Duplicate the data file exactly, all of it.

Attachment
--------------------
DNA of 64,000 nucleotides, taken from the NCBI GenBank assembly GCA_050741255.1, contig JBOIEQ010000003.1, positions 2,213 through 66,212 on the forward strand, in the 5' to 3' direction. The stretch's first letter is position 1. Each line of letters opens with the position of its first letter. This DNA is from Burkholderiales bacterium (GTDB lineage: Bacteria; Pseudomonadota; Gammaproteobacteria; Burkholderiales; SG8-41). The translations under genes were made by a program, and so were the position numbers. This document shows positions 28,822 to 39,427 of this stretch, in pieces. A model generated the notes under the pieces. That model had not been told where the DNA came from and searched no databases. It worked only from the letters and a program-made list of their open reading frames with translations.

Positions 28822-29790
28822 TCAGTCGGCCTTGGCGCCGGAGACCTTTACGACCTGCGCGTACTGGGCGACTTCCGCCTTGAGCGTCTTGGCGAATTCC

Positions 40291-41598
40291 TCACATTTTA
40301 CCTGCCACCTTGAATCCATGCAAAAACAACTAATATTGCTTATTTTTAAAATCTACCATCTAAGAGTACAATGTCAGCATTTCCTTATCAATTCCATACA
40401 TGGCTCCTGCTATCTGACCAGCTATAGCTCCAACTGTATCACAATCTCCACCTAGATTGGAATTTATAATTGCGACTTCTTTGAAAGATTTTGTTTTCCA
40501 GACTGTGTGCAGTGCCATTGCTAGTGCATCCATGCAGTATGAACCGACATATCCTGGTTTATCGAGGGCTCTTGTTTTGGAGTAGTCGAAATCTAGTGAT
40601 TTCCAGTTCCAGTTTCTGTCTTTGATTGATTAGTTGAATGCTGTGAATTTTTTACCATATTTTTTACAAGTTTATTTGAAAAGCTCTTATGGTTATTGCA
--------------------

DNA of 64,000 nucleotides, taken from the NCBI GenBank assembly GCA_050741255.1, contig JBOIEQ010000003.1, positions 2,213 through 66,212 on the forward strand, in the 5' to 3' direction. The stretch's first letter is position 1. Each line of letters opens with the position of its first letter. This DNA is from Burkholderiales bacterium (GTDB lineage: Bacteria; Pseudomonadota; Gammaproteobacteria; Burkholderiales; SG8-41). The translations under genes were made by a program, and so were the position numbers. This document shows positions 28,822 to 39,427 of this stretch, in pieces. A model generated the notes under the pieces. That model had not been told where the DNA came from and searched no databases. It worked only from the letters and a program-made list of their open reading frames with translations.

Positions 28822-29790
28822 TCAGTCGGCCTTGGCGCCGGAGACCTTTACGACCTGCGCGTACTGGGCGACTTCCGCCTTGAGCGTCTTGGCGAATTCC

Positions 40291-41598
40291 TCACATTTTA
40301 CCTGCCACCTTGAATCCATGCAAAAACAACTAATATTGCTTATTTTTAAAATCTACCATCTAAGAGTACAATGTCAGCATTTCCTTATCAATTCCATACA
40401 TGGCTCCTGCTATCTGACCAGCTATAGCTCCAACTGTATCACAATCTCCACCTAGATTGGAATTTATAATTGCGACTTCTTTGAAAGATTTTGTTTTCCA
40501 GACTGTGTGCAGTGCCATTGCTAGTGCATCCATGCAGTATGAACCGACATATCCTGGTTTATCGAGGGCTCTTGTTTTGGAGTAGTCGAAATCTAGTGAT
40601 TTCCAGTTCCAGTTTCTGTCTTTGATTGATTAGTTGAATGCTGTGAATTTTTTACCATATTTTTTACAAGTTTATTTGAAAAGCTCTTATGGTTATTGCA